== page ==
Disney’s Silly Symphonies Part Three – The Coming of Color

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They predate Disney’s foray into full length animated feature films by eight years. Looking back at the 75 various “Silly Symphony” cartoons, they could be considered an experimental medium – a way to test new applications, style, story type and color. However they’re spun, Silly Symphonies represent some of the best examples of Disney ingenuity.

While the name “Silly Symphony” can describe comic books and children’s books, for purposes of this series, we’ll dive into the animated incarnation of this series of entertainment from Walt Disney.

1932 saw more advances in cartoon creativity. The end of black and white as a standard for animated amusements arrived mid-year when Disney’s first color cartoon was created. Year three also saw the introduction of Walt Disney Animation’s most favored pets.

July’s episode, “Flowers and Trees,” is the first animation story to be fully colorized for the Walt Disney Animation Studio.  The Technicolor wonder was also the first cartoon to receive an Academy Award. 1932 marked the Oscars’ arrival of “Best Animated Short Film,” which went to “Flowers and Trees.”

He still hadn’t met Mickey Mouse yet, but Pluto pounced into the spotlight for the first time. “Just Dogs” gave the cartoon canine his doggie debut. “Just Dogs” premiered the pooch in April 1932.

“The Bird Store” (1/16/1932)
The Enchanted Tiki Room might owe their inspiration to this chipper chirper of a cartoon featuring feathered friends “singing” along to the melody. A comedy cameo (the four Marx birds) and creeping cat complete the scenes in this 7 minute Silly Symphony. Wilfred Jackson directed the short.

“The Bears and the Bees” (3/12/1932)
In this six-minute animated tale, the bullying of a big bear is punished by bees on the defense, allowing a pair of cubs to continue exploring and exploiting a beehive. Wilfred Jackson directed the cartoon which also appeared on an episode of The Mickey Mouse Club in 1955.

“Just Dogs” (4/16/1932)
Though it was only seven minutes long, the Burt Gillett directed story saw the arrival of Pluto. Set free from the pound by a playful pup, Pluto persists in pushing his former “cellmate” away. Eventually, the two become pals after a battle for a large bone and encounter with an aggressive alarm clock. Circus performer Pinto Colvig (Bozo the Clown) provided Pluto’s voice. Music for the feature was composed by Bert Lewis.

“Flowers and Trees” (7/18/1932)
The technicolor, “three-strip” process was applied to this Silly Symphony as an experiment with the feature that was already partly produced in black and white. As a result, this cartoon became part of an exclusive arrangement between Technicolor and Disney (in effect until 1935). “Flowers and Trees” blossomed as an eight-minute forest adventure directed by Burt Billett.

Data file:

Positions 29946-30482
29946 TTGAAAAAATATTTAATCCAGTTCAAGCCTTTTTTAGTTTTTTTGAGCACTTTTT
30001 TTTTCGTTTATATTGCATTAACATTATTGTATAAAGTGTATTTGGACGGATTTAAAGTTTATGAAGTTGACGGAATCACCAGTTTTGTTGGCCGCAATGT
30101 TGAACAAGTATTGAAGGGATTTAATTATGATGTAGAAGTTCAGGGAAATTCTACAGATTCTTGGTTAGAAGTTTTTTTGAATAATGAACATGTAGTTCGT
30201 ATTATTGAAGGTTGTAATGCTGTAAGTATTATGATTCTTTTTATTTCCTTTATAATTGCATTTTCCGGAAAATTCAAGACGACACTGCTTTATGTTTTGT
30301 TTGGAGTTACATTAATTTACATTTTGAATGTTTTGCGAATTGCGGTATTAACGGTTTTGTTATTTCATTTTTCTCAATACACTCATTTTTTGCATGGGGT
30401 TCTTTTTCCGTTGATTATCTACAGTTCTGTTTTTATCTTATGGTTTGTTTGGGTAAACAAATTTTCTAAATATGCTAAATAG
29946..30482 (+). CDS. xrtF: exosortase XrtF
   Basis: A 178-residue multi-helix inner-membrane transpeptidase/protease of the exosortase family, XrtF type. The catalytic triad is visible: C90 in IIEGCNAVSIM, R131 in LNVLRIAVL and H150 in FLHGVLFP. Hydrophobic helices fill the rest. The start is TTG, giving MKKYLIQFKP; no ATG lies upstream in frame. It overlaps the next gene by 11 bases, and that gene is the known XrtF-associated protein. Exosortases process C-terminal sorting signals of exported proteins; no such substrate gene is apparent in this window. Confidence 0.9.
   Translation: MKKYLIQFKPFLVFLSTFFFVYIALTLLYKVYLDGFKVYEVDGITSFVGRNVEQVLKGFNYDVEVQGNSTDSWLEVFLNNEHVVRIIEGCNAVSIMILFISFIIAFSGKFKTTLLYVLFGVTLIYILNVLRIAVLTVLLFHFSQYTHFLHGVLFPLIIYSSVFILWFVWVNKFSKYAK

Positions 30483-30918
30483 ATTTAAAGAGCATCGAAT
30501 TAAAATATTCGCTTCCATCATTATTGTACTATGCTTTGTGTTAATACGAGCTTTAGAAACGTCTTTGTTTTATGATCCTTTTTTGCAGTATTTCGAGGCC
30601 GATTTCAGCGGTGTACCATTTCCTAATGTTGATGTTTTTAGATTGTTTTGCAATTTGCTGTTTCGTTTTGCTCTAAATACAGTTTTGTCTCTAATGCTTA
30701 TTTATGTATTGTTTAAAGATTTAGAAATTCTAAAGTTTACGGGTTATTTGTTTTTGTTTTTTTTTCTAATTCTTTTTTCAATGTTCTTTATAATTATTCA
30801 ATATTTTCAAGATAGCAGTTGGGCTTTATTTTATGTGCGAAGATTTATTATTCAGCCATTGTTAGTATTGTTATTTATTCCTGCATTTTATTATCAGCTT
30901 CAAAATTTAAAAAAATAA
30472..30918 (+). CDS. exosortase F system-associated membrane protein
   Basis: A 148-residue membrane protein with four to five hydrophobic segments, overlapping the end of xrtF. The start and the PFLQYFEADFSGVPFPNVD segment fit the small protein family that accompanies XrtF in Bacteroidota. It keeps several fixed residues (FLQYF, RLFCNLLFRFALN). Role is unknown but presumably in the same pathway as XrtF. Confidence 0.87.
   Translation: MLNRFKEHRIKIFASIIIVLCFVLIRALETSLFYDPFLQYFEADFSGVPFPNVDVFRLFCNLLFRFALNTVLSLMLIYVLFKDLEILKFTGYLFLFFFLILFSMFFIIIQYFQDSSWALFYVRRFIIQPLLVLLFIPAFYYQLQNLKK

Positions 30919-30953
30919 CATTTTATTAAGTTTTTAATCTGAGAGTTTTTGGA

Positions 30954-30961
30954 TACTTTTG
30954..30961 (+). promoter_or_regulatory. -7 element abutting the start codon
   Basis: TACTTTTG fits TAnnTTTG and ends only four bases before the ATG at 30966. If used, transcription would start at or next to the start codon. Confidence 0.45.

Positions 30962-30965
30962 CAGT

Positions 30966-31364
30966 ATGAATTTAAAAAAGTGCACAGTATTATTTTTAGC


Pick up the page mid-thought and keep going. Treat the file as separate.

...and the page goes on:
“King Neptune” (9/10/1932)
“The Little Mermaid” was not Disney’s first dive into the realm of merfolk. However, portions of the sea scuffle were used as a reference for scenes in “The Little Mermaid.” Pirates attempt to take revenge on King Neptune resulting in a water-based war pitting pirates against the citizens of the sea. King Neptune would go on to make additional animation appearances in other Disney cartoons like “Thru the Mirror” and “The Three Caballeros.” Leigh Harline provided a score for the Burt Gillett directed 7:14 long color cartoon.

“Bugs in Love” (10/1/1932)
With music by Frank Churchill and direction by Burt Gillett, “Bugs in Love” was the final Silly Symphony to see simple black and white animation. In this seven-minute story, a pair of insects enjoys a bug-sized carnival until they are antagonized by a hungry crow. A battle between bugs and crow culminates in the bird’s defeat.

“Babes in the Woods” (11/19/1932)
Elves are introduced into the classic Grimm fairy tale “Hansel and Gretel” for this eight-minute cartoon directed by Burt Gillett. Abducted from their encounter with forest elves, Hansel and Gretel are whisked away to be imprisoned within the witch’s gingerbread cottage. The elves come to the rescue and battle the wicked witch.

“Santa’s Workshop” (12/10/1932)
This seven minute long classic Christmas cartoon was directed by Wilfred Jackson.  Classical music from Franz Shubert (“Marche Millitaires”) provides the score. This Silly Symphony offers a glimpse into the infamous home and toy factory of Santa Claus. Though some scenes in the short show insensitive cultural stereotypes, “Santa’s Workshop” is shown as part of an annual Christmas special in Sweden and Norway (“From All of Us to All of You”).

Year three of the Silly Symphonies provided the pooch Pluto’s premiere performance and introduced color to cartoons, continuing to exemplify the entertaining experiments of animated entertainment offered by the Walt Disney Company.

Two volumes of “Walt Disney Treasures” DVD set featured the Silly Symphonies and can still be found online for purchase today (albeit with a bit of digging and deep wallet).

Stay “tooned” for part four (the cartoons of 1933) in ITM’s series on this wonderful animation gold mine known as the Silly Symphonies.

Source and Images: Wikipedia and YouTube, IMDb

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